They’ve survived the centuries as unparalleled compositions, but there’s more than meets the eye when it comes to these famous works of art.
A centerpiece of Northern Renaissance art, van Eyck’s luminous portrait famously depicts the well-to-do Giovanni di Nicolao Arnolfini with his wife (who is not pregnant, as viewers often perceive). Van Eyck’s masterly composition renders the folds of Mrs. Arnolfini’s dress, and the shimmer of the brass chandelier behind them so captivating that it’s easy to miss an important detail: on the far wall behind the couple is a mirror, above which the artist signed, in Latin, “Jan van Eyck was here in 1434.” While it may require bionic vision to discern, the couple is not alone; two additional figures are reflected in the mirror, one of whom, as his tag suggests, was likely the artist.
Botticelli’s exalted representation of springtime has become a keystone of Italian Renaissance art. Painted sometime between 1477 and 1482, Primavera portrays far more than fair maidens and mythological deities; horticulturists have also identified no less than 500 real plant species present in the pastoral backdrop. As if that’s not enough, the painting has also been thought to conceal symbolic clues to a plot against the reigning Medici family (whom Primavera was created for). According to the Telegraph, Botticelli was a supposed follower of one radical preacher who was later burned at the stake.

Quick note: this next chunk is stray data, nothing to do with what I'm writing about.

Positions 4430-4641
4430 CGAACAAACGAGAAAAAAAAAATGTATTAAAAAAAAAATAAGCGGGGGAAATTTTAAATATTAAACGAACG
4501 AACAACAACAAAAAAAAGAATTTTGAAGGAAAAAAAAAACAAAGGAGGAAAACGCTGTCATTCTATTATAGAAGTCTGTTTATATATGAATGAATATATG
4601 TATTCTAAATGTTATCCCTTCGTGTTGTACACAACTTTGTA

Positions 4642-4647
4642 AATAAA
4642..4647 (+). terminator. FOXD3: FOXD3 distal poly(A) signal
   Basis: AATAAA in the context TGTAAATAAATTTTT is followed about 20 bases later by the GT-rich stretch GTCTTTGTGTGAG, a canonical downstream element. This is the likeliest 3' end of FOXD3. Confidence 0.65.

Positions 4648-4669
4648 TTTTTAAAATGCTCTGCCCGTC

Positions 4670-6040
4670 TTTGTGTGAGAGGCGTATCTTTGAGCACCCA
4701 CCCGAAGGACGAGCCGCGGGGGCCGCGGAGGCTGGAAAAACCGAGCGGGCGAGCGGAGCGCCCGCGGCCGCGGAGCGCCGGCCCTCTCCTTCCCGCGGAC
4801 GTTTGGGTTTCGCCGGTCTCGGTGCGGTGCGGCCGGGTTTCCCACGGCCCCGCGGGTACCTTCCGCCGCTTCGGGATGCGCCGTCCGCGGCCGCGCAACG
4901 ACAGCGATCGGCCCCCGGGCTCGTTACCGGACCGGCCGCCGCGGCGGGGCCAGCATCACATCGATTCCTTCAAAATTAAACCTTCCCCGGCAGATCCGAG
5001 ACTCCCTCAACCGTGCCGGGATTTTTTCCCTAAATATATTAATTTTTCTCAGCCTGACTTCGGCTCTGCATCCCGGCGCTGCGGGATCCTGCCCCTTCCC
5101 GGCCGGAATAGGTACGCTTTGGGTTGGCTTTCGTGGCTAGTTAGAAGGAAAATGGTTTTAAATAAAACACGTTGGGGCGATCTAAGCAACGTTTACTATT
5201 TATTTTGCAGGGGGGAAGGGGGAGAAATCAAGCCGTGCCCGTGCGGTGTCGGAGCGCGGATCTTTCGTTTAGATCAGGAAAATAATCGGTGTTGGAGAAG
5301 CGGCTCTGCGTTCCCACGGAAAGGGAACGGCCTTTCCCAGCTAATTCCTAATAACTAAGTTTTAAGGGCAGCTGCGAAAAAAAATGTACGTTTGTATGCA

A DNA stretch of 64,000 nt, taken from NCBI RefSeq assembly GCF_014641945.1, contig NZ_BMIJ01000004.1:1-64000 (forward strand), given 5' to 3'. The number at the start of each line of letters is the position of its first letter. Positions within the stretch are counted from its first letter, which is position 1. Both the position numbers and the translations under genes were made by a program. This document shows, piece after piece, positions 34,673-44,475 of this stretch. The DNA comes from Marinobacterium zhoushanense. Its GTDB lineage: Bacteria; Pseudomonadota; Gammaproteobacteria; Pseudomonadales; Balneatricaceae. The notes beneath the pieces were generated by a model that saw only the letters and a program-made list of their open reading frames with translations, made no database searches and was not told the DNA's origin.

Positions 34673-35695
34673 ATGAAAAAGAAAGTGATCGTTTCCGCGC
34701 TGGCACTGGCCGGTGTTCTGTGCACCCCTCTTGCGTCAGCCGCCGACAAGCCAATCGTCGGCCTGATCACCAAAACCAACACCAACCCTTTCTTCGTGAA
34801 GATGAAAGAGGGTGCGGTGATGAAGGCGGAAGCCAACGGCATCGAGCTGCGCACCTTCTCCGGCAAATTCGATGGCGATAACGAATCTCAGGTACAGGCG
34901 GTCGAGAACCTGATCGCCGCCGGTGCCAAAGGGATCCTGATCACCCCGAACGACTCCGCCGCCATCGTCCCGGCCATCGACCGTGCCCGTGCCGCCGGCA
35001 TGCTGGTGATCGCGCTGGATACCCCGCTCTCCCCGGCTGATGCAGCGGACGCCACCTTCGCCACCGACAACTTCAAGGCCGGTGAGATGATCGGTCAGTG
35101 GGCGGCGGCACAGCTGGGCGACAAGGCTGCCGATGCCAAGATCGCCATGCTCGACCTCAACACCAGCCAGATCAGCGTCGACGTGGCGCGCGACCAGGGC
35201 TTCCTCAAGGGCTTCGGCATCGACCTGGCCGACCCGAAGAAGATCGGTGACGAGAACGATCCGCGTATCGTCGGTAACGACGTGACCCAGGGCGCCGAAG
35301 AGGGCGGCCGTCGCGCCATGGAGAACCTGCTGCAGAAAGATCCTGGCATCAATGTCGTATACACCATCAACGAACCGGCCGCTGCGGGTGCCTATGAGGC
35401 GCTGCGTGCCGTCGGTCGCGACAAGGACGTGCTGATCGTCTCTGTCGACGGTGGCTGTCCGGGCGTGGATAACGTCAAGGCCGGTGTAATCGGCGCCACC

Hans Holbein the Younger’s stately portrait of Jean de Dinteville, the French ambassador to England (left) and Georges de Selve (right), the bishop of Lavaur and stand-in ambassador to the Emperor, the Venetian Republic and the Holy See, portrays two powerful young men in their prime—aged 29 and 25, respectively. They stand poised and well dressed in front of a rich green curtain, separated by a table of books, scientific objects, and instruments—all symbols of their education and enlightenment. The luxurious details and patterns in The Ambassadors (1533) serve as distractions from a curious object in the foreground; an elongated skull. The object is a memento mori—a common Christian practice in which an object evocative of death is always present. According to The National Gallery, the skull’s distortion corrects itself when the painting is viewed from the right.
At first glance, Ghirlandaio’s 15th-century Madonna with Saint Giovannino looks like your run-of-the-mill devotional portrait—except for the possible UFO behind her. Mary coos over the baby Jesus as an inexplicable object hovers in the background. Ghirlandaio even painted a man at the foot of a cliff looking at the object to draw attention to its unusual presence. In an era when angels and celestial bodies were often depicted glimmering in the sky, it’s quite possible that Ghirlandaio’s object is of a typical religious nature. But ask an alien theorist, and the portrait is proof that extraterrestrials have been paying us cheeky visits for centuries.